• DE-Sen: Wow, the mounting establishment/teabagger war in the GOP Delaware primary is actually getting physically violent. A Christine O'Donnell supporter got into a scuffle with a tracker from the state GOP party who was videotaping O'Donnell at a candidate forum
• IL-Sen: The Constitution Party is still trying to get back on the ballot in Illinois, maybe most notably in the close Senate race where Randy Stufflebeam would be their candidate. They're going to court to get back on the ballot after the state Board of Elections kicked them off for not having enough valid signatures.
• NV-Sen: School's out for the summer/ school's out... forever! The latest daily nugget of crazy from Sharron Angle is her recounting last week of her struggles back in the state legislature in 2003 against a supplemental budget bill that would have paid for emergency funding to make sure that the state's public schools could actually open at the start of the school year. Meanwhile, Harry Reid is continuing his apparently successful advertising strategy of letting Angle say the usual things she says, and just turning them straight into his own ads against her, as with his newest ad launched this week.
• NY-Sen-B, NY-Gov: Despite the utter lack of drama in the big races in the Empire State, Quinnipiac just keeps polling it. (I guess that's OK; we'll take good news where we can get it.) In the governor's race, Andrew Cuomo beats Rick Lazio 57-25 and Carl Paladino 60-23. (Unfortunately, there aren't GOP primary numbers, as it'd be interesting to see, as other pollsters have seen, whether Paladino might actually be able to overtake the insufficiently-crazy Lazio for the nomination.) In the Senate race, Kirsten Gillibrand beats Bruce Blakeman 44-26, David Malpass 45-24, and Joe DioGuardi 43-28.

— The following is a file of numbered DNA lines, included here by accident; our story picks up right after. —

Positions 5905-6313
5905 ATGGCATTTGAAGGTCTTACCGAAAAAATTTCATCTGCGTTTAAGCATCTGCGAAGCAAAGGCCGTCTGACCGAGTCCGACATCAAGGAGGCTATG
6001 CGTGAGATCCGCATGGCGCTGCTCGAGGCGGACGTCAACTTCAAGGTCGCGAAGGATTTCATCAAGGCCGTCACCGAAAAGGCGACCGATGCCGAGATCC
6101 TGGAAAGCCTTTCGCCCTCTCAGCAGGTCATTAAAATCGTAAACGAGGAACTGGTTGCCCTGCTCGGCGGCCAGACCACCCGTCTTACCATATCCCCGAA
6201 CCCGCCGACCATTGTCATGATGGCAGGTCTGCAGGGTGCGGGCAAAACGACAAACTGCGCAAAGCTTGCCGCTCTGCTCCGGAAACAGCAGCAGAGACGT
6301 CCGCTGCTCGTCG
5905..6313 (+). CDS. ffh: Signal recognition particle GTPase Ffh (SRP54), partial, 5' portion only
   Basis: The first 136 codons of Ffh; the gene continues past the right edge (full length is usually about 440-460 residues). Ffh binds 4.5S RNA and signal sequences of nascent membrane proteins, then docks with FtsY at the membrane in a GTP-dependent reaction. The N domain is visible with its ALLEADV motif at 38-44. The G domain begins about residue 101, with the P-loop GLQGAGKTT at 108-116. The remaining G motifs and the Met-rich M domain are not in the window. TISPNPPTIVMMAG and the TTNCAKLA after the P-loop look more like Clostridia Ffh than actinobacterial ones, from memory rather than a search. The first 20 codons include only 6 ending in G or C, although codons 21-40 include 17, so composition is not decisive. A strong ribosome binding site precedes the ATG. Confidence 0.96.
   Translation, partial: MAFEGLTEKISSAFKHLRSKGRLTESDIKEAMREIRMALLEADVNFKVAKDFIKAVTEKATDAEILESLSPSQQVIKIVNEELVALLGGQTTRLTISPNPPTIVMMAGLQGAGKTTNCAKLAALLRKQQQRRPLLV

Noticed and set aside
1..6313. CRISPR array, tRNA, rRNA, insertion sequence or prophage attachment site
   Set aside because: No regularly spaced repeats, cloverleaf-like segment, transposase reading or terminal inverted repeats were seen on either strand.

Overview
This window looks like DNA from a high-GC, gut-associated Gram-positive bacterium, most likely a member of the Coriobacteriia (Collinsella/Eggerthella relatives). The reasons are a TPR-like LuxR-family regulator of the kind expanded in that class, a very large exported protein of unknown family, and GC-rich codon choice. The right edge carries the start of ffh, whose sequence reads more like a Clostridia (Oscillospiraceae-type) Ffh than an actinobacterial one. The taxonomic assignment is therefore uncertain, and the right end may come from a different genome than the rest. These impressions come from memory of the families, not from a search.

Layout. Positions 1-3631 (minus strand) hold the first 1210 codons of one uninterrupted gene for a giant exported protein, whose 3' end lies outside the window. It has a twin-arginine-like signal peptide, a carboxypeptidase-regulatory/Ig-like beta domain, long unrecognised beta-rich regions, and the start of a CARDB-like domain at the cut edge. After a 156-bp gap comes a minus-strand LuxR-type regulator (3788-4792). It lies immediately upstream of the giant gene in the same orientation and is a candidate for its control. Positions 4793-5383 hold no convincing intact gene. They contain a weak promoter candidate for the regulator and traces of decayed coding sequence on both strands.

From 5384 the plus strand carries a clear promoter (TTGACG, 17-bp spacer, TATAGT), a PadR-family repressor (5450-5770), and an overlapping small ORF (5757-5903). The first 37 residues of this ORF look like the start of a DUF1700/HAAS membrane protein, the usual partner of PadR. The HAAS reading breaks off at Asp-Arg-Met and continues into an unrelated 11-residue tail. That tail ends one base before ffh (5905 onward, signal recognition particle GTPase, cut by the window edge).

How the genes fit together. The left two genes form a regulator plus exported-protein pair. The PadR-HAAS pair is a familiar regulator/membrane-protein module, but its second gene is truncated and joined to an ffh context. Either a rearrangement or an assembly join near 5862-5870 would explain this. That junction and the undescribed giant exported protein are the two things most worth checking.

• CO-Gov: If either Dan Maes or Tom Tancredo is going to drop out and stop their tragic pas de deux, it'd better be soon. Friday, it turns out, is the last day before the November ballot printing is finalized. Meanwhile, here's the kind of headline you don't want to see when you're already fighting public perception that you're a bit of a paranoid wackjob who thinks that bicycles are a United Nations plot:
GOP gubernatorial candidate Maes backs off claims of undercover police work
• KY-Gov: The establishment slate for Kentucky Republicans for the off-year gubernatorial race (only a year from now!) seems like it's officially coalesced. David Williams, the state Senate president, will run for Governor, and Agriculture Commissioner Richie Farmer (who'd been a rumored governor candidate himself) will run for Lt. Governor. They'll still have to get past businessman Phil Moffet, running under the teabagger banner, in the GOP primary before facing Steve Beshear, who'll be seeking re-election. A recent poll had Farmer and Beshear neck-and-neck, but there hasn't been any Beshear/Williams polling yet.
• MA-09: Mac d'Allesandro's against Stephen Lynch in the Dem primary in the 9th is raising some decent cash in the late innings. Since July 1st, the SEIU, MoveOn, and Act Blue have raised $178K for d'Allesandro.
• PA-06: DNC DGA head Tim Kaine heads to Philly to fundraise on Manan Trivedi's behalf, as part of a tour on behalf of Asian-American Dem candidates. Trivedi's also had help on the stump this week from Bob Casey and Debbie Wasserman Schultz.
• RGA: Good thing the RGA already has an unprecedented amount of money squirreled away... because they're going to have to give a decent chunk of it to Chris Bell, the ex-Rep. who was the 2006 Dem gubernatorial candidate in Texas. A Travis County judge ordered the RGA to pay Chris Bell a cosmic $2 million because of campaign finance violations in the '06 election (where the RGA gave an undisclosed $1 million to Texans for Rick Perry).